At first glance the EOS 5D Mark IV wins this one easily, with the ability to record 4K videos (albeit at a crop factor of 1.74x) in addition to those in Full HD resolution. The camera also allows you to extract 8.8MP frames from 4K footage and records HD-quality slow motion footage at up to 120fps, and also makes use of Canon’s excellent Dual Pixel CMOS AF technology for smooth and discreet autofocus while recording.

By comparison, the D810 only records to Full HD videos at up to 60p, with a 1.1x crop factor, and makes do with a more standard contrast-detect AF system for focusing, although it matches the EOS 5D Mark IV in offering both microphone and headphone sockets. A more minor difference is that it has two on-board microphones for stereo recording rather than the single mic on the EOS 5D Mark IV, although this isn’t significant.

It also has a zebra function, which its rival lacks, and its time-lapse function has a useful Exposure Smoothing setting, which attempts to keep exposure consistent should there be any sudden change between frames. Neither camera, however, manages to offer focus peaking.

Canon EOS 5D Mark IV vs Nikon D810: ISO

Not a huge difference here, with the EOS 5D Mark IV offering a ISO 100-3200 range as standard and expansion settings equivalent to ISO 50 and ISO 102,400, and the D810 sporting a native ISO 64-12,800 range that’s complemented with expanded options equivalent to ISO 32 and ISO 51,200. Most people do not tend to shoot at the extreme ends of the scale and so will not be too fussed about any minor differences here, particularly as results at very high settings are often not all that usable (although lower settings can be very useful for long exposures).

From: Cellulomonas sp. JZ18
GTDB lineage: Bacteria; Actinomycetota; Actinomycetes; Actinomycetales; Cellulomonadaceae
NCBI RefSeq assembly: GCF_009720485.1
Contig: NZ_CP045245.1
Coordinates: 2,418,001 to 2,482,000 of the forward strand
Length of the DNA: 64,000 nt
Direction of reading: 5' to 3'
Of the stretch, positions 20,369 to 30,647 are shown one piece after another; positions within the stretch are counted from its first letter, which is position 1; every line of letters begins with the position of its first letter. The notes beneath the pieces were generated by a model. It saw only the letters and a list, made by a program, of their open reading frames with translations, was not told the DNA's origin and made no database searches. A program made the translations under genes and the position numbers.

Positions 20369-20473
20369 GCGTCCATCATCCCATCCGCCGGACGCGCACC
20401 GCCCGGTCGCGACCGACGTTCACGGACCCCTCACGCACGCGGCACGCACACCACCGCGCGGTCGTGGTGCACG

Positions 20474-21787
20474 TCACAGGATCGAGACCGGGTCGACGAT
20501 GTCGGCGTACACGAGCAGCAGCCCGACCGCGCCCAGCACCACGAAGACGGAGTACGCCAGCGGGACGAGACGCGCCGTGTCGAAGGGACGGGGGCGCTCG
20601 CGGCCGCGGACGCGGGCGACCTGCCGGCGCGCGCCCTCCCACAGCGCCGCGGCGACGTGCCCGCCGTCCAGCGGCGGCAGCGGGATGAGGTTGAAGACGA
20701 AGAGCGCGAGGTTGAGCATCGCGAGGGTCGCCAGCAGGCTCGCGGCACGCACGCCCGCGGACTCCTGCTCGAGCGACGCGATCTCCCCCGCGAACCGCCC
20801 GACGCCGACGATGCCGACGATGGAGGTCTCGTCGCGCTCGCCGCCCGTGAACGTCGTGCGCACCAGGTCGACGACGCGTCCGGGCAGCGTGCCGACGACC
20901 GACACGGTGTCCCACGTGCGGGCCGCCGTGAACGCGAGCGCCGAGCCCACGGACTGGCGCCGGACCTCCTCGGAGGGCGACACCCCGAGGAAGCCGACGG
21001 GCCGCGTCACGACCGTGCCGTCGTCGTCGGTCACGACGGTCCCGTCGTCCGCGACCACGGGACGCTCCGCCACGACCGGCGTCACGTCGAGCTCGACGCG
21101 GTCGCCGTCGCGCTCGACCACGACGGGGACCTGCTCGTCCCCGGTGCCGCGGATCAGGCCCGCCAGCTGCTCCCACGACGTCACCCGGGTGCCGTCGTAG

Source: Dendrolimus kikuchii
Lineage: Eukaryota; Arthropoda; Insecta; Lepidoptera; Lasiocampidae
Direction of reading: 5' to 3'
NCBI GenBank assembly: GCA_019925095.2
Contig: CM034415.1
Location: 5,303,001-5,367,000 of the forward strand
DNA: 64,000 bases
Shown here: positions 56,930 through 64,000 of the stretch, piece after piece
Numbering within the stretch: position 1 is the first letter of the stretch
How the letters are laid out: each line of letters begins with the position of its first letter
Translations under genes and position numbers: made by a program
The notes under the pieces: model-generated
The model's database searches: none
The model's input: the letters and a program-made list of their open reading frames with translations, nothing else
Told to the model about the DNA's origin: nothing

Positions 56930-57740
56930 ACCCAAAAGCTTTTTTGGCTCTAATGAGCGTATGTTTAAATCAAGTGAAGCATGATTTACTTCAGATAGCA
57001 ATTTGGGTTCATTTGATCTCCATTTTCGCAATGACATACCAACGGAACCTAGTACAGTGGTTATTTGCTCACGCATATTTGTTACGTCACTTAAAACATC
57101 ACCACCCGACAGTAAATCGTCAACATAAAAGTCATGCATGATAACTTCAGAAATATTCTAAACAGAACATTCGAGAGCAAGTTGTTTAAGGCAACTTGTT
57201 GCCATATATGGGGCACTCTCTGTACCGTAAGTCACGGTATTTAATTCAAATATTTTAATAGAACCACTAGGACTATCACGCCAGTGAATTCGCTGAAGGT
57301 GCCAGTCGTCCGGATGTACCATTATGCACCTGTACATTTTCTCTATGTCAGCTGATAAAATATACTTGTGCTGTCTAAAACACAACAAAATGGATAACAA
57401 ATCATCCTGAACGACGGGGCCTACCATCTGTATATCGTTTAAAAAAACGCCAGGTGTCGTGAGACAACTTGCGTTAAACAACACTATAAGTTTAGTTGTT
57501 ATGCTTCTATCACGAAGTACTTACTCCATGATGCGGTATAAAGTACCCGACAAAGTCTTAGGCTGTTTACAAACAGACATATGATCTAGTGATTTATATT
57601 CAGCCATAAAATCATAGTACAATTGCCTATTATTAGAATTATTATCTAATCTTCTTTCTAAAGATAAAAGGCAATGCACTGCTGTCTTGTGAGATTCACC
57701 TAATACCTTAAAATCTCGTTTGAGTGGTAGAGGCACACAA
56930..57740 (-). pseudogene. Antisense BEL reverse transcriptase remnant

Canon EOS 5D Mark IV vs Nikon D810: Burst speed

While neither camera is specifically designed for action photography in the way that their flagship stablemates are, their AF systems and burst speeds mean that they aren’t completely inappropriate for such scenarios.

The D810’s standard 5fps burst speed can be boosted up to 6fps at a crop setting, and up to 7fps when using the DX-crop setting and optional MB-D12 battery pack with the EN-EL18a battery, although this comes at the expense of pixel count. The EOS 5D Mark IV, meanwhile, can be used at 7fps at its full 30.4MP setting, so in this respect it has the advantage.

Canon EOS 5D Mark IV vs Nikon D810: Wireless connectivity

With Wi-Fi and NFC on board, the newer EOS 5D Mark IV races ahead of the D810 that sadly offers neither. You can, however, use the D810 with an external wireless adapter or Wi-Fi enabled memory card, although either of these options would be an additional expense.